Adjust building height using image date

Adjust building height using image date

Editor’s note: This post was originally published on the The BIM Avenger's blog and re-published here with permission.


Infraworks’ Model Builder is great for giving you a starting point for your model but the building heights aren’t always accurate when the data is imported. Sometimes the building heights aren’t even close to what they are in the real world, but there’s a relatively easy way of adjusting them so they’re shown closer to their actual height. The key is to use the shadows of the satellite imagery along with the approximate date of the image to set the building height.

Start off by creating a model in Infraworks either manually or by using Model Builder. We’ll need the help of the OpenStreetMap’s Bing Imagery Analyzer tool (direct link). Zoom into your project area by entering the address of your project site in the search box in the upper-right hand corner. It will show you a series of tiles with the date the image was taken (month/year). As you zoom in/out there may be more or less tiles available and at different dates.

open-street-map-bing-imagery-analyzer-tool.png

Set the date in your Infraworks model to be close to the OSM Imagery Analyzer date. You may need to adjust the time as well to get the shadows of the buildings to line up.

TIP: To make the imagery in the Infraworks model easier to see turn off the following surface layers; roads, railways, watermultis, waterareas, waterways, landuse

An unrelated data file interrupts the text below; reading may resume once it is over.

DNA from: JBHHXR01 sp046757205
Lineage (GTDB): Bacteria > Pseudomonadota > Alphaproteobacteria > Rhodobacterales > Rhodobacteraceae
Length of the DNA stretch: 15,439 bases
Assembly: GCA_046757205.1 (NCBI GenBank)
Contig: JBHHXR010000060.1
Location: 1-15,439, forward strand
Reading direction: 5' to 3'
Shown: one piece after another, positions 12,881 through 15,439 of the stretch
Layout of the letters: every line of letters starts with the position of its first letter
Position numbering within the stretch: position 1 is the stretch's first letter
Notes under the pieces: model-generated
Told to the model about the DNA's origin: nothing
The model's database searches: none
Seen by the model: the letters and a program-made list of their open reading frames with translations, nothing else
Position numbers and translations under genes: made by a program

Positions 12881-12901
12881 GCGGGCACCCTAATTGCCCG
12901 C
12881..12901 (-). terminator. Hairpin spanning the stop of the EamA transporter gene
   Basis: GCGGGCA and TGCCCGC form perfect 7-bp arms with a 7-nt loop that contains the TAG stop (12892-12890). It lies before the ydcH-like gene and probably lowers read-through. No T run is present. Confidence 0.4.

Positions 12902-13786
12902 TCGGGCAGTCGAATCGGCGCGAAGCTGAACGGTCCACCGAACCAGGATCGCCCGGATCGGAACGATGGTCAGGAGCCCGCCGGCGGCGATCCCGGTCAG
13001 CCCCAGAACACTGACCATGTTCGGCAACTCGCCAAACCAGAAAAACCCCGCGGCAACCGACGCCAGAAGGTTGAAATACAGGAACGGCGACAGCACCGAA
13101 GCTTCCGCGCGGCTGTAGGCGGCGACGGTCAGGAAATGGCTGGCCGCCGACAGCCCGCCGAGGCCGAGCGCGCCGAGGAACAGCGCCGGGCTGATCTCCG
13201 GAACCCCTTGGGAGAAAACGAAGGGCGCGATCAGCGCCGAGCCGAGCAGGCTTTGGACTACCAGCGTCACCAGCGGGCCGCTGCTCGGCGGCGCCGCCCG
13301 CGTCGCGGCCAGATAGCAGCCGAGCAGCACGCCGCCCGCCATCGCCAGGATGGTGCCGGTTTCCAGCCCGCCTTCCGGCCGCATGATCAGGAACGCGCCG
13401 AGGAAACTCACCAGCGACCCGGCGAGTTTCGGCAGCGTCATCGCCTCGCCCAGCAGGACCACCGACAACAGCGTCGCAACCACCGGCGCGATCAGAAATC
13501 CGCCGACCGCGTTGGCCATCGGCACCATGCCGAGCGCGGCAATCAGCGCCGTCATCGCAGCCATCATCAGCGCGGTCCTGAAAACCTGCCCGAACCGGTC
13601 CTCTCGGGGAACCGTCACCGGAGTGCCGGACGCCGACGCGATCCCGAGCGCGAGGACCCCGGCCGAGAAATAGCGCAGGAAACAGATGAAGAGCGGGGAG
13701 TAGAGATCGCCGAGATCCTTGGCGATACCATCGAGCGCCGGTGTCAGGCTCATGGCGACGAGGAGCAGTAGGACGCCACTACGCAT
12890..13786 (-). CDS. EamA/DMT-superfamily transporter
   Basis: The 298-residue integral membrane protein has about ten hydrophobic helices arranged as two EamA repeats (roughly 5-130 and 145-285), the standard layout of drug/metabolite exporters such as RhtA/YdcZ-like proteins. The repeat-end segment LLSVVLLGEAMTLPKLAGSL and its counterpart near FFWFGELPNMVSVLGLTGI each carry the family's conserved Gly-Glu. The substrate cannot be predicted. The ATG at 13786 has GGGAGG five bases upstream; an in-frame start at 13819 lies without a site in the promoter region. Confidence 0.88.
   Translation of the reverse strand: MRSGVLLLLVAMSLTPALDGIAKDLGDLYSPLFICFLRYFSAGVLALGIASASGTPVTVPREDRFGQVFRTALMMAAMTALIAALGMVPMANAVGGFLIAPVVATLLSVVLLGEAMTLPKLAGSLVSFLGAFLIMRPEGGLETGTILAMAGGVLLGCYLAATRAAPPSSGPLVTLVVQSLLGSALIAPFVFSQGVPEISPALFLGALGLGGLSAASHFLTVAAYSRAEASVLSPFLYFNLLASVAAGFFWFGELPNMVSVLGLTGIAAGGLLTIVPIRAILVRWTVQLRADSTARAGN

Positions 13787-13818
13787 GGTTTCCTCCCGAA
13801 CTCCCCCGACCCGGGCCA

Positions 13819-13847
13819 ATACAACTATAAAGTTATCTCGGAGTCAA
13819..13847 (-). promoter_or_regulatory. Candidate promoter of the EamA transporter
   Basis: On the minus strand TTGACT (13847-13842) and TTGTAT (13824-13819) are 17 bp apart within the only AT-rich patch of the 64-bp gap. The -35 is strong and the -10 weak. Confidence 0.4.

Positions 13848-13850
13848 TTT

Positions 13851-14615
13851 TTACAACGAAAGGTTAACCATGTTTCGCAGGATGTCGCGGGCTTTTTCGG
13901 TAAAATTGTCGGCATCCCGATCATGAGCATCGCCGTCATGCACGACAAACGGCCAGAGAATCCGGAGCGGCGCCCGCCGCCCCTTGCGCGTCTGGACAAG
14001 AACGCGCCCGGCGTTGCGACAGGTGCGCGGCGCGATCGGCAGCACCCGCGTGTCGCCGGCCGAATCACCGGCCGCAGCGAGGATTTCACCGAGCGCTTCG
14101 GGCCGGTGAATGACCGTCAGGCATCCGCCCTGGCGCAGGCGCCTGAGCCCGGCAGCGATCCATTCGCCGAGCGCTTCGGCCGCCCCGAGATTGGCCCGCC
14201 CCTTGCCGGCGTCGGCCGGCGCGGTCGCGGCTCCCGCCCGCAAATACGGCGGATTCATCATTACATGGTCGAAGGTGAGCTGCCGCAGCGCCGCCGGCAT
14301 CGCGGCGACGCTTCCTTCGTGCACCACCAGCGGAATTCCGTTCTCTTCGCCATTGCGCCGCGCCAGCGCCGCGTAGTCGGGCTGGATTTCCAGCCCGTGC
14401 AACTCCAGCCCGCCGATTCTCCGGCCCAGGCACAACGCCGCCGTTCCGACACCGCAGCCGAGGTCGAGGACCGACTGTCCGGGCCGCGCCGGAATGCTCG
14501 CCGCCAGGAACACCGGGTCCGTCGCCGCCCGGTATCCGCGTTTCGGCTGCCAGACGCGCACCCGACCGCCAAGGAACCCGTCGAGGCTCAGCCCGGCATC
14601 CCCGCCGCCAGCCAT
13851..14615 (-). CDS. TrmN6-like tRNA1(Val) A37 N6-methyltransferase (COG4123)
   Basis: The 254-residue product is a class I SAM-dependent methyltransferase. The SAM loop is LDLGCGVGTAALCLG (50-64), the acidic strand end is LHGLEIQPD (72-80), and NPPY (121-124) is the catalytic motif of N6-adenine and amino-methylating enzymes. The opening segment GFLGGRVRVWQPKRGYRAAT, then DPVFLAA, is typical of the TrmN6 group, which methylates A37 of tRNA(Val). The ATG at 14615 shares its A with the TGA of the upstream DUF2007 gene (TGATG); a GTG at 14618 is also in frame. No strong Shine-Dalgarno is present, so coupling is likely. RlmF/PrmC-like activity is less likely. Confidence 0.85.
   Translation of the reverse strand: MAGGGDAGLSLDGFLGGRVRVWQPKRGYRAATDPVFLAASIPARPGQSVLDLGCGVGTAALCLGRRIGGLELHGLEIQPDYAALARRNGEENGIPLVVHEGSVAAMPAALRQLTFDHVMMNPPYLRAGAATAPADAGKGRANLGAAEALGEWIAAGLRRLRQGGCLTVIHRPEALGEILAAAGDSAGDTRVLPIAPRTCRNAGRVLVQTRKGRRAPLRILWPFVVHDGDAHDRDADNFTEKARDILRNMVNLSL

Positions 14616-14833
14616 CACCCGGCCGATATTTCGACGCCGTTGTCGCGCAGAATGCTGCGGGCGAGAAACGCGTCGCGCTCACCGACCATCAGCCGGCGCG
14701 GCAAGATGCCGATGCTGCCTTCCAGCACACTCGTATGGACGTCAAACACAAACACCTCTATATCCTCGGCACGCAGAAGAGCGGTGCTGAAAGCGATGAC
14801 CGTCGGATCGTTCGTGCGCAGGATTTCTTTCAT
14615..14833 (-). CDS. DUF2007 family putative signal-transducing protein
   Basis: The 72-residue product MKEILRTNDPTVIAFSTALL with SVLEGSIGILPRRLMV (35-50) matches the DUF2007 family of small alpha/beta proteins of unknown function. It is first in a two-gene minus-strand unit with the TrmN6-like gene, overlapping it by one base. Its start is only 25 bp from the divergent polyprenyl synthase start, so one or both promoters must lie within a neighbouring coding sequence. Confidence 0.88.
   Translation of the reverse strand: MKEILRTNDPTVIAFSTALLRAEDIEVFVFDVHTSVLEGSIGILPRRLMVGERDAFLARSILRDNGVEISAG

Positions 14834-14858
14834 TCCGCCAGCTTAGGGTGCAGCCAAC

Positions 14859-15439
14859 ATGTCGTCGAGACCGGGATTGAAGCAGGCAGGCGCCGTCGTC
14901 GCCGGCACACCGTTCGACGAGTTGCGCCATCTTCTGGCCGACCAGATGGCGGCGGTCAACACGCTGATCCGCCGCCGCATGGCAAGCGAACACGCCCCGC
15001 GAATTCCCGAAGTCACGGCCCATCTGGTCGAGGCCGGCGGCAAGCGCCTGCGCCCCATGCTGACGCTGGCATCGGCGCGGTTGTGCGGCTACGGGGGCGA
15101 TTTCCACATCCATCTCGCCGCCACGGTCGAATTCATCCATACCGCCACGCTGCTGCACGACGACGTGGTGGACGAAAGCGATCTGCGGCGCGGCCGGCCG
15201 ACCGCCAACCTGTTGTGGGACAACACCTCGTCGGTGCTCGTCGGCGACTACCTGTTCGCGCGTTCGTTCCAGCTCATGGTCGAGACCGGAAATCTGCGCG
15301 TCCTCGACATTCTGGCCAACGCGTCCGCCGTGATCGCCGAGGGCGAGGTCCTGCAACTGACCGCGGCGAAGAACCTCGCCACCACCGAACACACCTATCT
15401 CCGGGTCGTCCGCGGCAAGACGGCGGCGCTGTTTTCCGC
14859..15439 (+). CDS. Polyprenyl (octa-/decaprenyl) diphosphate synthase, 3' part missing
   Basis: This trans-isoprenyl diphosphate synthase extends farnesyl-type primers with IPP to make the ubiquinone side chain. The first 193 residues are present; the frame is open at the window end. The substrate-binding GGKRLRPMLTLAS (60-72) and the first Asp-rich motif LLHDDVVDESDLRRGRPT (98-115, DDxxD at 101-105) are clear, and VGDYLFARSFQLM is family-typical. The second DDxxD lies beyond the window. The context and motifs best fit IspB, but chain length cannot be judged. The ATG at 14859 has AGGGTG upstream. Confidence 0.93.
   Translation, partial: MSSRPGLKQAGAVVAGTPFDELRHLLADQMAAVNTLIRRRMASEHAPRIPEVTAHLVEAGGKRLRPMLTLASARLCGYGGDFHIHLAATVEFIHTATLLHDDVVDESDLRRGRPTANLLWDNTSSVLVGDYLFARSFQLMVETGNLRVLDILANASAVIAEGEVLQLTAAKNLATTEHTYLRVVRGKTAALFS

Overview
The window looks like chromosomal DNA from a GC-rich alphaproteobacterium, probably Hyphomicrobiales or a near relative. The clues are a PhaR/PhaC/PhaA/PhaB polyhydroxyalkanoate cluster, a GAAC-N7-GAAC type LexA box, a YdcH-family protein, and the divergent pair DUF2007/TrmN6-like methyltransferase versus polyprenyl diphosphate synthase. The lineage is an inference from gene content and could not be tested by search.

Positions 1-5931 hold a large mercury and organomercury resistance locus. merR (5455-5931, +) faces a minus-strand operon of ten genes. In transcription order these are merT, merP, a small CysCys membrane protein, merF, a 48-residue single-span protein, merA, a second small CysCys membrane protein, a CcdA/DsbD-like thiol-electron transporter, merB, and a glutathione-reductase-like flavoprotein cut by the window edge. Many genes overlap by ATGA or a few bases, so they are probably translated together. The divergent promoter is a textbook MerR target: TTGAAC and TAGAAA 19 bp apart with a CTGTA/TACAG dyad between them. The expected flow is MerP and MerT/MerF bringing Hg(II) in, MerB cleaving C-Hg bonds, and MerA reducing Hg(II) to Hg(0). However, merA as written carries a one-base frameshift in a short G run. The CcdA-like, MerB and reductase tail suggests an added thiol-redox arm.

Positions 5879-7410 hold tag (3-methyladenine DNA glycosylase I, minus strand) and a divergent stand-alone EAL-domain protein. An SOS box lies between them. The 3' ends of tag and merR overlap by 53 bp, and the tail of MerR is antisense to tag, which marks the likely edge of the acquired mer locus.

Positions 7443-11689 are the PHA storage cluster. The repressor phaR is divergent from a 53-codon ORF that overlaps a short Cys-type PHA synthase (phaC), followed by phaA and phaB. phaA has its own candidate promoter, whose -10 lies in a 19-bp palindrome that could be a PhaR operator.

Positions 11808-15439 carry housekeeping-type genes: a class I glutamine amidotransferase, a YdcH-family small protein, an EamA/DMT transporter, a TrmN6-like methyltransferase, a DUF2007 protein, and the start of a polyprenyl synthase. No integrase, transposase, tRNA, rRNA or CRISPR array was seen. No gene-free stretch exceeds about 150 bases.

surface-layers-menu.png

Because Bing Maps’ Birds Eye view is limited to just four views (North, South, East & West) you can’t always get a good look at a building. And sometimes the stitched images don’t always come together nicely.

bing-maps-birds-eye-view.png
bing-maps-birds-eye-view.png

BONUS TIP: Use Google Maps’ 3D view to verify building shape and roof heights.

To view Google Maps in a 3D view simply switch to the Earth view, hold SHIFT+LEFT MOUSE BUTTON and move the mouse. The view will automatically change to a 3D view so you can get a better look at the buildings and surrounding areas.

google-maps-3d-view.png

Editor’s note: This post was originally published on the The BIM Avenger's blog and re-published here with permission.

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